Luckily it seems to be a challenge they’ve licked; I didn’t notice any moments of dissonance in my time with the game.
A unified direction
I asked Hughes how the team could measure a player’s investment in Lara. If the goal is synchronization, you have to know what the audience is feeling, right? “When we see game play breaking down, it’s very obvious. You see people failing over and over or trying to do something they can’t do. When you’re looking over their shoulder, that shows up quite a bit, but how they’re feeling doesn’t necessarily, so it’s hard to playtest,” he admitted.
“I didn’t want to rely entirely on her. I didn’t want to say, ‘Well she feels scared, you should feel scared.’ I wanted to say, ‘Everything around her is making her feel scared, so we should do everything to make you feel scared.’ In a lot of ways, she crystallized the emotion you should be feeling, but our job is to tip everything in the direction you should be feeling,” Hughes said. “It’s making sure everything is pushing in the same direction.”
So imagine a dark cave, where the spaces are a little too tight. If Croft is scared but that environment isn’t convincing to the player, the effect falls apart. If the development team is able to create a space where the player feels claustrophobic and scared, and Croft mirrors those reactions, it can almost act as an amplifier. She’s reacting alongside your feelings. You’re in this together.
“That’s a lot of what my job really is, is to say if we’re trying to feel this way, the game play should be feeling that way, the music should be feeling that way, the lighting should be feeling that way, the camera framing can, you know… any of these threads of the experience can be trying to evoke an emotion and really, all we can do is push them all in the direction that we want the experience to deliver.”
It’s a coordinated effort to make a game tells its story outside the box of cut scenes and restrictive scripted events. Everyone needs to be involved, from artists and actors to animators and writers, and everyone needs to be facing the same direction.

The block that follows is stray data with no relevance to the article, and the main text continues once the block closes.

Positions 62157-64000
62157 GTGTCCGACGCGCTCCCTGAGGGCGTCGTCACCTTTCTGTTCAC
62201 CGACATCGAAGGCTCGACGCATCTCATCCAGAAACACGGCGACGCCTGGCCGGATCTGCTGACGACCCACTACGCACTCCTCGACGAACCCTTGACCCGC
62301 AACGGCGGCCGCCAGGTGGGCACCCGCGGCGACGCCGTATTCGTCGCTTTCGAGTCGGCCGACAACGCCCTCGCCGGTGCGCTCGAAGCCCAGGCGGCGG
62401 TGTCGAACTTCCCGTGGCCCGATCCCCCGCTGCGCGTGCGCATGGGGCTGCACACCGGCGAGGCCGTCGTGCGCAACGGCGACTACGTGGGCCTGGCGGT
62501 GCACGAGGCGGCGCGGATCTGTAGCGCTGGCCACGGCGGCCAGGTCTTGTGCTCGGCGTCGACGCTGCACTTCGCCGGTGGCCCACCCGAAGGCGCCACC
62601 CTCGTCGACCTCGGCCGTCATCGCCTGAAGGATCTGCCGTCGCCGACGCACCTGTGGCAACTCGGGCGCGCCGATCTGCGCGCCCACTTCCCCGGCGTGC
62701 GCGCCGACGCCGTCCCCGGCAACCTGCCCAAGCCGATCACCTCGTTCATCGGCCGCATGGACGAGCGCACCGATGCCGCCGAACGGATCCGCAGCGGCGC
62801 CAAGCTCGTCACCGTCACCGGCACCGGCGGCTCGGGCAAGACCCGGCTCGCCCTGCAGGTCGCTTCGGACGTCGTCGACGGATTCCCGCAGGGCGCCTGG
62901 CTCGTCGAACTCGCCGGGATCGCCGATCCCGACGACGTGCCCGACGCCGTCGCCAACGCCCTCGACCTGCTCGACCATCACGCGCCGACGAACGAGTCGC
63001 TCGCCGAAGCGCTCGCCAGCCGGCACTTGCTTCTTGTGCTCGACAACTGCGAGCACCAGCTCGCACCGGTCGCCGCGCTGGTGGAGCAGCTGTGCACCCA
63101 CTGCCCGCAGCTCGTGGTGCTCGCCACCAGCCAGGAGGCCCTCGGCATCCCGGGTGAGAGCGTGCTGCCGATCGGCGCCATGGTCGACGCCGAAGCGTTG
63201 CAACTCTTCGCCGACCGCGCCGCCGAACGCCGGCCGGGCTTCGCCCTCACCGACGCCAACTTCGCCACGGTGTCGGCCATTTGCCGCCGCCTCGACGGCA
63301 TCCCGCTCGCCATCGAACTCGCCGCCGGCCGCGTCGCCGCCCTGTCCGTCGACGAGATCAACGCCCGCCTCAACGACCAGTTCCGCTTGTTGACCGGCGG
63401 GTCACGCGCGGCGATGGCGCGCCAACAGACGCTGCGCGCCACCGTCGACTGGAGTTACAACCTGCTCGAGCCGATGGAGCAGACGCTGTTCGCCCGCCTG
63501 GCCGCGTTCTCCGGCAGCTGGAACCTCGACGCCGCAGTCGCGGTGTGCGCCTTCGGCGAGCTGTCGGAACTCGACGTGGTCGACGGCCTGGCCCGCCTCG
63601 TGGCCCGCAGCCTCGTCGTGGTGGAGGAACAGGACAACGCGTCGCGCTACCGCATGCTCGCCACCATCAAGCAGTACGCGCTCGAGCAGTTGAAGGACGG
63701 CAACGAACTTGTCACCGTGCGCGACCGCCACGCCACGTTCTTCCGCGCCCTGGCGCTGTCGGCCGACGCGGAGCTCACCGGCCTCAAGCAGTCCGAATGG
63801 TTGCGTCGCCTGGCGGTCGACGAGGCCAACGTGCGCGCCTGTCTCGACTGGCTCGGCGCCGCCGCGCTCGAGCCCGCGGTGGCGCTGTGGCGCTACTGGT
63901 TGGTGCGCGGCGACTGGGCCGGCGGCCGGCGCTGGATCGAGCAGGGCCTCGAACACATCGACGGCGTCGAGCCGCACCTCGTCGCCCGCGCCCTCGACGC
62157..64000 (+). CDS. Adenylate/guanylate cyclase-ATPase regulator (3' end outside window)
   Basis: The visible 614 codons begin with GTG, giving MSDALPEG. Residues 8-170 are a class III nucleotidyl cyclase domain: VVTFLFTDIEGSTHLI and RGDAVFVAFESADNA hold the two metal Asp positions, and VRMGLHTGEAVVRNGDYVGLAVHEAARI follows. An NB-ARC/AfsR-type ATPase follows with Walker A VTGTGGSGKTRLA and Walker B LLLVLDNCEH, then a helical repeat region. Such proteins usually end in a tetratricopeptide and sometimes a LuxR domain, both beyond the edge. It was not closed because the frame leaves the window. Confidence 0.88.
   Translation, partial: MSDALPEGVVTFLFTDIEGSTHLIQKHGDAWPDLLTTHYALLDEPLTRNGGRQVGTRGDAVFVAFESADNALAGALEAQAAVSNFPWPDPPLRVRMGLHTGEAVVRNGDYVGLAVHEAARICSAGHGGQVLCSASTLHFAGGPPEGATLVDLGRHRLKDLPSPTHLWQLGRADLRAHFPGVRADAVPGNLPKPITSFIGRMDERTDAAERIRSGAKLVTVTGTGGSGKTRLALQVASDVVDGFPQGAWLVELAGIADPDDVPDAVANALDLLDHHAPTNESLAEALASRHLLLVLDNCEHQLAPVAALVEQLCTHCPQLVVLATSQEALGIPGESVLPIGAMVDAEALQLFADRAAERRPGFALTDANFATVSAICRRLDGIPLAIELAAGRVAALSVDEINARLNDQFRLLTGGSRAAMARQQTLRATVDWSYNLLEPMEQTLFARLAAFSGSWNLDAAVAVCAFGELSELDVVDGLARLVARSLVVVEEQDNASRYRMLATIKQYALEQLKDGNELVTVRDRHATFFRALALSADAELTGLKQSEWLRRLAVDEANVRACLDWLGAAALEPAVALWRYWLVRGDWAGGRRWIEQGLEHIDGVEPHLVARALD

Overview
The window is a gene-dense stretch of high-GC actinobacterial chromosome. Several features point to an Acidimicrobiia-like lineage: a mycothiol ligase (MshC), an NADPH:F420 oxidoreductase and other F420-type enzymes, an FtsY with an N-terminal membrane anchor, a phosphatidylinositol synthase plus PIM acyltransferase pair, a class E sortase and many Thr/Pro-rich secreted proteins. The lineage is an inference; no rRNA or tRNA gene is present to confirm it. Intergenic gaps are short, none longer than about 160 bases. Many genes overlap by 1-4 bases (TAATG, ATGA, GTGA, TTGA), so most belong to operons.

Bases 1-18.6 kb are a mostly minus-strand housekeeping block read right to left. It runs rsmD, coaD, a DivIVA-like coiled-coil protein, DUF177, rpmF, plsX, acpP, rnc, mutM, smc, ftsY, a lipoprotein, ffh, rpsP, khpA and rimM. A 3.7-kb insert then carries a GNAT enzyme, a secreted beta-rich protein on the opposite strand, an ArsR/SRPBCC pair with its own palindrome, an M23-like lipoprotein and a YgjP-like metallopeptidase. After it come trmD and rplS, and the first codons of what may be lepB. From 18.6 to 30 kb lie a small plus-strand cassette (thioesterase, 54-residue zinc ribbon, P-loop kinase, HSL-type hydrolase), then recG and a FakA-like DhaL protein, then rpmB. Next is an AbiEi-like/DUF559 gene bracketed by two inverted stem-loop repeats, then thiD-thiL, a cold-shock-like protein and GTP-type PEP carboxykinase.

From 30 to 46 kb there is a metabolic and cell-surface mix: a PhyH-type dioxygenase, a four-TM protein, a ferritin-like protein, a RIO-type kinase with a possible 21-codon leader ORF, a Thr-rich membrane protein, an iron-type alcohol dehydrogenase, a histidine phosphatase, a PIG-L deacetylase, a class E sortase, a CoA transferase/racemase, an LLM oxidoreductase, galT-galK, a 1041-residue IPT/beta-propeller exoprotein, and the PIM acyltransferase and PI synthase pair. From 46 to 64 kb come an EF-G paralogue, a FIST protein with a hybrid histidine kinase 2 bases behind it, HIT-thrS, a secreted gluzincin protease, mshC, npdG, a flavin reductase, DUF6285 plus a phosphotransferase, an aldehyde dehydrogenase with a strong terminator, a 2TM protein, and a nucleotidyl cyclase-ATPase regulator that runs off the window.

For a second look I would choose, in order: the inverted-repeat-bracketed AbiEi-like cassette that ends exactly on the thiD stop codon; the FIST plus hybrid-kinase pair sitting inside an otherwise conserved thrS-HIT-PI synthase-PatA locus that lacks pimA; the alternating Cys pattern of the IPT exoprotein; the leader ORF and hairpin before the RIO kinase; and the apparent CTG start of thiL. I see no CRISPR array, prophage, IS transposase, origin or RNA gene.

Gaining XP and upgrading Croft’s skills and equipment are the most game-like parts of Tomb Raider. While attempts were made to make these systems contextual, the illusion falls apart when dealing with floating notifications, menu options, and other information.
Still, the attempt is being made: Campsites aren’t just checkpoints and upgrades, they’re an opportunity for exposition. Collectibles aren’t just means to an achievement, they provide plot details. Overcoming an obstacle isn’t just pressing the right buttons, it’s a chance to make you feel the same emotions as the character. I asked Hughes if it was worth the effort.
“We really felt there was some excellent storytelling evolution over this generation of games. I think that’s one of the things that’s evolved as much as anything. We wanted to do the best we could to not only modernize the game play but wrap it up in something you could believe in. We don’t really chase realism per se, but we do want that sense of believability. We want an illusion that holds up. When we do something fantastical, or something bad happens, we want it to feel amazing because you believe it,” he said.
“That idea of not just storytelling, but the sense of creating an immersive experience that you kind of… the outside world just melts away.”